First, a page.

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Homechevron_rightOpinionchevron_rightEditorialchevron_rightThe death call for...

The death call for rivers in Kerala

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The death call for rivers in Kerala
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Kerala is rich in the number of rivers flowing through it; but reportedly, all are gradually dying.

The news and study reports warning us about the current plight as well as the grim future of the water resources in the state are usually neglected. Environment scientists and institutions in the field frequently give alert signals and suggestions which are again ignored. So do the governments. Despite being rich with rivers, majority of the population in Kerala use contaminated water for drinking and bathing with the people living in blatant expectation that clean water would always be available at hand. The heavy pour down had increased the water levels in Pamba River wrecking havoc in Sabarimala earlier. It was the same day the Centre for Water Resources Development and Management conducted a workshop in Thiruvananthapuram discussing and warning about the plight of the rivers in the state. The experts said that while some rivers completely dry up during summer, many others were heavily polluted. Rising water levels during rainy season and drying up of the river during the rest of the months indicate the lack of natural eco systems with water absorption capacity in the water storage areas. Rivers are vital for the healthy functioning of nature and the riverine environments that deliver water into the rivers. The Pamba River has shown signs of decline recently. The fact that rivers in the state are flooded during rainy season and get dried up during the remaining months signal the rampant unhealthy tendencies. The shortage of pure water and drought are the consequences to be anticipated. Regions like Kerala rich with water resources are reportedly less in the world. Move south or north across the state and you would spot a river every 15 minutes. The Western Ghats are what has turned Kerala into a state rich with rivers and greenery.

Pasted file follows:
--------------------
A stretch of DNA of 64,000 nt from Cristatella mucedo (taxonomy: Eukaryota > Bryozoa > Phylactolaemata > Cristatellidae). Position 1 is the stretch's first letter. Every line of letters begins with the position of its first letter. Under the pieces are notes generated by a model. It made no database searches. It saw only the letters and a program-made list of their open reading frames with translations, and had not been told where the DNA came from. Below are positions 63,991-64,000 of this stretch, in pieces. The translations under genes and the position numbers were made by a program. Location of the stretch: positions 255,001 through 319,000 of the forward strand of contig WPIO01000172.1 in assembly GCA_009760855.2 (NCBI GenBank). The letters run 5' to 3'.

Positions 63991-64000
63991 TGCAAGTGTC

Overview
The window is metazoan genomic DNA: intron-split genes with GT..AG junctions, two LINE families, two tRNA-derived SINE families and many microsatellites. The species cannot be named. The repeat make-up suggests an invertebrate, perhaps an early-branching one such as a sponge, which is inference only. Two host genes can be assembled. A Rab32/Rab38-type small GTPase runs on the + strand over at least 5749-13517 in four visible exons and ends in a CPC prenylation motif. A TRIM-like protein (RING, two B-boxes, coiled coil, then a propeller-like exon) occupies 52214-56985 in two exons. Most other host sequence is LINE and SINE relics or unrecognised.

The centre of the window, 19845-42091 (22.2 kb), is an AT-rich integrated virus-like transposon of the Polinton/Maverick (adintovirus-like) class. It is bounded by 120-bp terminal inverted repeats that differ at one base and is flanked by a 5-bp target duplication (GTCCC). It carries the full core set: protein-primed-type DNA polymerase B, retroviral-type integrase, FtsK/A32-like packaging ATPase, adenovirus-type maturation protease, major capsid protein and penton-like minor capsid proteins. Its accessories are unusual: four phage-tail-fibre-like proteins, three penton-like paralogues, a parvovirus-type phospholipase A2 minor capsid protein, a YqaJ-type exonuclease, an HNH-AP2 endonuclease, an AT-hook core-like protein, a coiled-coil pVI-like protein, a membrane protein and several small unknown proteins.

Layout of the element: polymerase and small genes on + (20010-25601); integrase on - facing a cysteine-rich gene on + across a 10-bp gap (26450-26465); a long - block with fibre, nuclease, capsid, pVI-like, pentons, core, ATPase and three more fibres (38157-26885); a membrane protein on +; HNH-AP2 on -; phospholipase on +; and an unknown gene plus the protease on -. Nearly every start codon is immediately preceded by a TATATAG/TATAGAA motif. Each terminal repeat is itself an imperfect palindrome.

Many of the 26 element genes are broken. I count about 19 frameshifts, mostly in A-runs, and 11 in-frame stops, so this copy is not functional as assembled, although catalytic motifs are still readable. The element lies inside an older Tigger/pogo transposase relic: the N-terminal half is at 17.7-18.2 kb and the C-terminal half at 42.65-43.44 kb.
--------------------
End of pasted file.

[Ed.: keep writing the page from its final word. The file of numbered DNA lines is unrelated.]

The lush mountain ranges which stand at an elevation of 1500 metres above the sea level, causes rain in the state thus becoming a source of all rivers in the state. Till recently, the majority of the areas of the Western Ghats were evergreen forests with only a trivial portion of the natural forest cover remaining at present. The destruction of these forests is what has led to the current predicament of the rivers. Climate changes, the shortage of the amount of underground water, the deteriorating flow of the rivers, pollution, deforestation and illegal sand mining are all causes leading to the degradation of rivers. Urbanization and ignorance over water consumption play a major role in polluting the rivers. The garbage thrown away and every single piece of land cleared and concreted lead to the contamination of rivers and gradual drying up of land. But the main reason for the degradation of rivers in Kerala is the wrong land utilization techniques. The blanket of natural vegetation is essential in riverine areas and farming shouldn’t be carried out in such regions with heavy rain. Only by safeguarding the natural forest cover and maintaining the riverine ecology could the rivers be rejuvenated and not with forming new laws or technology. The Gadgil Committee report which reported these grim realities were rubbished aside with the influence of power and sentiments. Chief Minister Oommen Chandy who is also the Biodiversity Board Chairman said during the workshop that the protection of Western Ghats were essential for the survival of rivers. The person who was assigned to dilute the Kasturirangan report which was prepared to sideline the Gadgil Committee report and also implemented it directed by the government is the same person who teaches us the significance and protection of Western Ghats. Chandy who appointed the Oommen V Oommen Commission is the same person who expresses concern over the rising pollution of rivers in the state urging people to join the government in protecting the dying water bodies. Safeguarding the Western Ghats is the only way to retain the greenery, vegetation and the rivers. Only if the state government as well as the officials contemplates the grave consequences, think beyond their differences and act accordingly would they be able to save the rivers and the state.

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